Manage Server Access to ENF

Introduction

Servers, whether on-prem, in the cloud, or virtual, are usually set up one at a time – either manually or via an orchestration tool such as Ansible or AWS Certificate manager. The ENF supports these flows by allowing you to specify the access credentials (i.e., public key) for each server.

This guide walks through the tools used to create a server identity and manage its access credentials.

Concepts

Endpoint Identity

Each endpoint, whether a device or server, on the ENF is identified by its IPv6 address. The IPv6 address is assigned to the endpoint when it is provisioned and stays with the device no matter where it is moved.

Key Pair

A public/private key pair is created for each server. The public key is uploaded to the ENF as the authentication credential for the server. The private key remains on the server.

Certificate

Servers use self-signed X.509 certificates to authenticate to the ENF. The certificate is signed by the key pair and kept with the server. When connecting, the server uses the certificate and private key to authenticate to the ENF.

Prerequisites

  • enfcli needs to be installed. For help, see the Getting Started Tutorial.
  • User has either NETWORK_ADMIN or DOMAIN_ADMIN account.
  • Commands are issued from enfcli
    > enfcli --host <client-domain>.xaptum.io --user <admin@account>
    
  • ENFTUN needs to be installed. For help, see the Physical Server connection how-to article.

Connecting to the ENF

The three main steps to provisioning a server on the ENF are:

  • generating a public/private key pair
  • generating a certificate
  • assigning a server identity using the certificate

The enftun-keygen tool, described in how-to guides for connecting Docker containers, virtual machines, and physical servers combines these steps for an easy way to manually provision a server. It’s a great choice for manually provisioning a server, but it may not be well-suited for automated deployments. Some organizations have their own key-generation methods and will not use the Xaptum key generation tools.

This guide describes how to use the enfcli IAM commands to accomplish these same steps individually. These methods can be easily integrated into an existing workflow for managing server certificates and credentials.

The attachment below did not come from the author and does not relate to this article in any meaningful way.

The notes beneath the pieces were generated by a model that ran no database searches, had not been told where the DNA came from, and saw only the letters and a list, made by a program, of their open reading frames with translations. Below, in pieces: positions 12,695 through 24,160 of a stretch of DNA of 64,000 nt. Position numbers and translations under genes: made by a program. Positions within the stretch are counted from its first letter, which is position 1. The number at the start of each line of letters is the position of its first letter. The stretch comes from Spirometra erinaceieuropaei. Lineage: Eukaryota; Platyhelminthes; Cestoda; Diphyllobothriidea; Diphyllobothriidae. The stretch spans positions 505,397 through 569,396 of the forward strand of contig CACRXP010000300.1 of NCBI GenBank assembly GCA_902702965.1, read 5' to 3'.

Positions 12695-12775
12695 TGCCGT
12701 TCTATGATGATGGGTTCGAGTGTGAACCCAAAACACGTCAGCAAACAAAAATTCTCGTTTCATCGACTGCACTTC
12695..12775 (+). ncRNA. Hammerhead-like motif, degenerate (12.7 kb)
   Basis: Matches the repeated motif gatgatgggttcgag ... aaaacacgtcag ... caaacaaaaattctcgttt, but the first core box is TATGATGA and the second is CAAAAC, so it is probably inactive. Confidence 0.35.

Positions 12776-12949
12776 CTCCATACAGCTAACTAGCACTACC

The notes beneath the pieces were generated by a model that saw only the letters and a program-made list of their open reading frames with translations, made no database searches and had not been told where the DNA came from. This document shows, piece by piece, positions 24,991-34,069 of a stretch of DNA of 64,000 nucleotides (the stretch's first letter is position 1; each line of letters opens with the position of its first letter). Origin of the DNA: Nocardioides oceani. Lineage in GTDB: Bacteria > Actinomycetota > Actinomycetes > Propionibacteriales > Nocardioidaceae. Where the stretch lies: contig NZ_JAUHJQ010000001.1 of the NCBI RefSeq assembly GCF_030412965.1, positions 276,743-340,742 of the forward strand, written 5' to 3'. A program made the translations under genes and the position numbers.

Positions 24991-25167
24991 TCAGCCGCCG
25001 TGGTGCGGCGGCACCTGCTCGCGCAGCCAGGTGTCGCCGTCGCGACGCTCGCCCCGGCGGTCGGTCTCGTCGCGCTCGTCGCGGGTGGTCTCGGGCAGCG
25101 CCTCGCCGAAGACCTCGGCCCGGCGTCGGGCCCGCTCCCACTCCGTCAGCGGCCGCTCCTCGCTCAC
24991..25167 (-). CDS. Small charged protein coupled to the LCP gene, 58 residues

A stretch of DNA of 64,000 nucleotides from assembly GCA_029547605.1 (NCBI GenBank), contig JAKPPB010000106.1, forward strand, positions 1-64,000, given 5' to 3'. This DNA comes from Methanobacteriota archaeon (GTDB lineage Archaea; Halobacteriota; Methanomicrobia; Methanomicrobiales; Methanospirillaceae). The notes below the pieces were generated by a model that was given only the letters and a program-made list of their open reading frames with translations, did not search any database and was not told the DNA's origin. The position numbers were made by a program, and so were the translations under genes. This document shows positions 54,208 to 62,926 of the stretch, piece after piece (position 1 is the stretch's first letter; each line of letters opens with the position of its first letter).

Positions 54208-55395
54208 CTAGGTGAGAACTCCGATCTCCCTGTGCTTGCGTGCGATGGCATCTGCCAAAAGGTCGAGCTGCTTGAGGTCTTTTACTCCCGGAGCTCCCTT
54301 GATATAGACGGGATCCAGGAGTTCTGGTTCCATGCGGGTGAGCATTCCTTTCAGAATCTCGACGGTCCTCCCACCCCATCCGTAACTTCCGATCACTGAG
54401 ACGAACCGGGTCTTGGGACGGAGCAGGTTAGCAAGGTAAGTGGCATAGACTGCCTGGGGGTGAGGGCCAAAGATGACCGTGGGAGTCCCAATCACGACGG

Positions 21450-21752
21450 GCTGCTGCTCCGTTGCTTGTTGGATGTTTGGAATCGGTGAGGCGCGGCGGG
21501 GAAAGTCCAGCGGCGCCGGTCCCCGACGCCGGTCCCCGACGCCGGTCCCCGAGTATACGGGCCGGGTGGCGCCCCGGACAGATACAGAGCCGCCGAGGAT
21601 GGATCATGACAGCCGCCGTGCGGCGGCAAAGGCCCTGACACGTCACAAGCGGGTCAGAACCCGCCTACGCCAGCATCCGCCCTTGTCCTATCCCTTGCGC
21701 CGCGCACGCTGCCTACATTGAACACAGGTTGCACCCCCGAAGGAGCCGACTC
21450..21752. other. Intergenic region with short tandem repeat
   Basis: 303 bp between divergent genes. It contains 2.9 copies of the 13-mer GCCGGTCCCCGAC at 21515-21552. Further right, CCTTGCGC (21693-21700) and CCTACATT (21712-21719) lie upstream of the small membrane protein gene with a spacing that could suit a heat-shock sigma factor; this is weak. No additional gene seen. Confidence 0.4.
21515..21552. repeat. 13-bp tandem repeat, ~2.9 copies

This sequence is written for manual execution, but may be easily modified for automation.

Generate Keys

This tutorial will generate the keys in ~/enf0-keys and copy them into the correct location after creating the certificate. You can follow this example or generate the keys in a location appropriate for your internal procedures and policies.

  1. Run the enfcli.

  2. Create a new key pair in the local directory.

    > iam create-endpoint-key --key-out-file=enf0.key.pem --public-key-out-file=enf0.pubkey.pem
    Created enf0.key.pem
    Created enf0.pubkey.pem
    

Generate a Server Certificate

The common name (CN) in the certificate must be the identity (IPv6 address) of the server. If you haven’t already, pick an address for the server. The iam create-endpoint-cert command will create and sign the certificate.

> iam create-endpoint-cert --cert-out-file=enf0.crt.pem --identity=2607:8f80:8080:b::deb:c004 --key-in-file=enf0.key.pem
Created /home/jqpublic/enf0-keys/enf0.crt.pem

Assign a Server Identity & Associate Certificate

The next step is to create the new identity in the ENF and associate the newly generated certificate. The iam create-endpoint-from-cert command uses the information stored in the certificate to accomplish both of these tasks. If you are just updating the certificate for an existing server, skip ahead to the Updating Endpoint Certificates section.

> iam create-endpoint-from-cert --cert-in-file=enf0.crt.pem
Created new ipv6 endpoint 2607:8f80:8080:b::deb:c005

The newly created identity will be visible in the xaptum.io dashboard.

Install Private Key and Certificate

For the server to connect to the ENF, the private key and the generated certificate must be placed in /etc/enftun/enf0

Create the /etc/enftun/enf0 directory if it does not exist.

$ sudo mkdir -p /etc/enftun/enf0

Copy the private key and certificate

$ sudo cp ~/enf0-keys/enf0.key.pem /etc/enftun/enf0
$ sudo cp ~/enf0-keys/enf0.crt.pem /etc/enftun/enf0

Updating Endpoint Certificates

From time to time, it is necessary to update endpoint certificates. By default, the certificates created by the Xaptum tools expire one year from creation. Also, rotating passwords and renewing certificates is a security best-practice.

The following commands are executed from enfcli.

  1. Generate a new key pair and certificate as described above. Be sure to use the same identity (IPv6 address).

  2. Install the private key and certificate as described above.

  3. Update the endpoint certificate.
    > iam update-endpoint-cert --cert-in-file=enf0.crt.pem
    Updated 2607:8f80:8080:b::deb:c004 credentials!
    
  4. Verify that the server is connected to the ENF. For instructions, see the Verify Connection section of the Docker Container how-to.

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